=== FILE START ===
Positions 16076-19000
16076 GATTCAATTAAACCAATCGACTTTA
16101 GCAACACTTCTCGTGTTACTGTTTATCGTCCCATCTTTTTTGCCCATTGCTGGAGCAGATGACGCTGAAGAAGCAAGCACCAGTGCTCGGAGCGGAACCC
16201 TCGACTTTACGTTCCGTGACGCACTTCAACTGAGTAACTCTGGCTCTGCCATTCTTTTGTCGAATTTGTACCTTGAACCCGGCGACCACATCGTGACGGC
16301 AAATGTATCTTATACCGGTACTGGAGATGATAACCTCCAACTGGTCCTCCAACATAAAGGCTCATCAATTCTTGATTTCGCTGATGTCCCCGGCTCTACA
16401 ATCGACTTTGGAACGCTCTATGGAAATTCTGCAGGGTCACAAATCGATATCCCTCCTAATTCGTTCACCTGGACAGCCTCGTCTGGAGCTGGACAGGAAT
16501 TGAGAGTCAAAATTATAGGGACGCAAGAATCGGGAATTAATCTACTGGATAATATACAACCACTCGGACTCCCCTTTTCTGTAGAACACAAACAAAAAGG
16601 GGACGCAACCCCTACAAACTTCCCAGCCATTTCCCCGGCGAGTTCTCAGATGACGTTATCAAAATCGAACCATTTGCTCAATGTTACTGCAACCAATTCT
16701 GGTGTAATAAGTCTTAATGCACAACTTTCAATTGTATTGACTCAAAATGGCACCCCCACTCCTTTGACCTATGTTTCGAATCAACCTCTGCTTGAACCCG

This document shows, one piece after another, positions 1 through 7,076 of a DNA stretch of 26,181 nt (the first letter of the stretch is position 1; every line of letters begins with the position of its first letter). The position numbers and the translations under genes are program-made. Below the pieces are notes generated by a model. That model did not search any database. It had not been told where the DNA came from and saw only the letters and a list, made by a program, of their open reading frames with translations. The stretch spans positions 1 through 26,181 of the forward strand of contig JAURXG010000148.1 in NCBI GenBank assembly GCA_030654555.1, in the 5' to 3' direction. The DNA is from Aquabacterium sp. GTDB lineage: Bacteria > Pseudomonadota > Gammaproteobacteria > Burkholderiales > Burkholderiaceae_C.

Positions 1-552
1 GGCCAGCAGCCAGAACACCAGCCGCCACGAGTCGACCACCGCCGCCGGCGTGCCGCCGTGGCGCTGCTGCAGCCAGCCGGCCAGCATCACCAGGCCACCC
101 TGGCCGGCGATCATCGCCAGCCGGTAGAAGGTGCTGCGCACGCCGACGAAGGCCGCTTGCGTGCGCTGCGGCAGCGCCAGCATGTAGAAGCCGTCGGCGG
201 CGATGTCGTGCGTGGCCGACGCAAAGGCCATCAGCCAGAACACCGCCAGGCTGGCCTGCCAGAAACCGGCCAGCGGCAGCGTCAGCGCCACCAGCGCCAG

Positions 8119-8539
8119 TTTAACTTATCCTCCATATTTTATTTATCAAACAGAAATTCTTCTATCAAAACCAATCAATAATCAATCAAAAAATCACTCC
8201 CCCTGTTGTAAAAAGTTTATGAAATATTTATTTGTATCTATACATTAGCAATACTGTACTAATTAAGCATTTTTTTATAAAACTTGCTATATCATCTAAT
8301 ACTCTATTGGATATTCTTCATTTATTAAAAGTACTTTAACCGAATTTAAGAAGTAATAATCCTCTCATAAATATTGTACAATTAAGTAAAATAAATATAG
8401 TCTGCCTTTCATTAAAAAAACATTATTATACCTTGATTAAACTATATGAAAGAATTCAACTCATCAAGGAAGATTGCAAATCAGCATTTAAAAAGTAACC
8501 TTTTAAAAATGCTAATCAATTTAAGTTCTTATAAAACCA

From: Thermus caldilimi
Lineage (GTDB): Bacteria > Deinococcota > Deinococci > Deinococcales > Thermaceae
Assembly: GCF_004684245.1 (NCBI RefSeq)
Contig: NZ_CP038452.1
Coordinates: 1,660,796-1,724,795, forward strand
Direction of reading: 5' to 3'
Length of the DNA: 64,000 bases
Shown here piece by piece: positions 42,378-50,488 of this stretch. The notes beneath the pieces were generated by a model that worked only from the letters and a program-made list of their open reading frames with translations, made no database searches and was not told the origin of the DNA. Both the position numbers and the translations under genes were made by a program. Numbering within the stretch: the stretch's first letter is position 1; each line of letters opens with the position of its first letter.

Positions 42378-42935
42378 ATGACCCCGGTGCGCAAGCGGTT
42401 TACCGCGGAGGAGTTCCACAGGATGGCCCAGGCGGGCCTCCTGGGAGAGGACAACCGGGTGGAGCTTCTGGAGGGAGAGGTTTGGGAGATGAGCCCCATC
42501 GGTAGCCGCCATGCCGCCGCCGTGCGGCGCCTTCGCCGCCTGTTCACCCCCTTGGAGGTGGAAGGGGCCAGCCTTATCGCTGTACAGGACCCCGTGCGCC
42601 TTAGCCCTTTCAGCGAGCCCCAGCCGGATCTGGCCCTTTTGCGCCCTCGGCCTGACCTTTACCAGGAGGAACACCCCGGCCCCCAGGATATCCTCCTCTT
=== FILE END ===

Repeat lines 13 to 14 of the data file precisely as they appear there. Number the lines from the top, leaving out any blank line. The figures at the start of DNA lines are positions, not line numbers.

101 TGGCCGGCGATCATCGCCAGCCGGTAGAAGGTGCTGCGCACGCCGACGAAGGCCGCTTGCGTGCGCTGCGGCAGCGCCAGCATGTAGAAGCCGTCGGCGG
201 CGATGTCGTGCGTGGCCGACGCAAAGGCCATCAGCCAGAACACCGCCAGGCTGGCCTGCCAGAAACCGGCCAGCGGCAGCGTCAGCGCCACCAGCGCCAG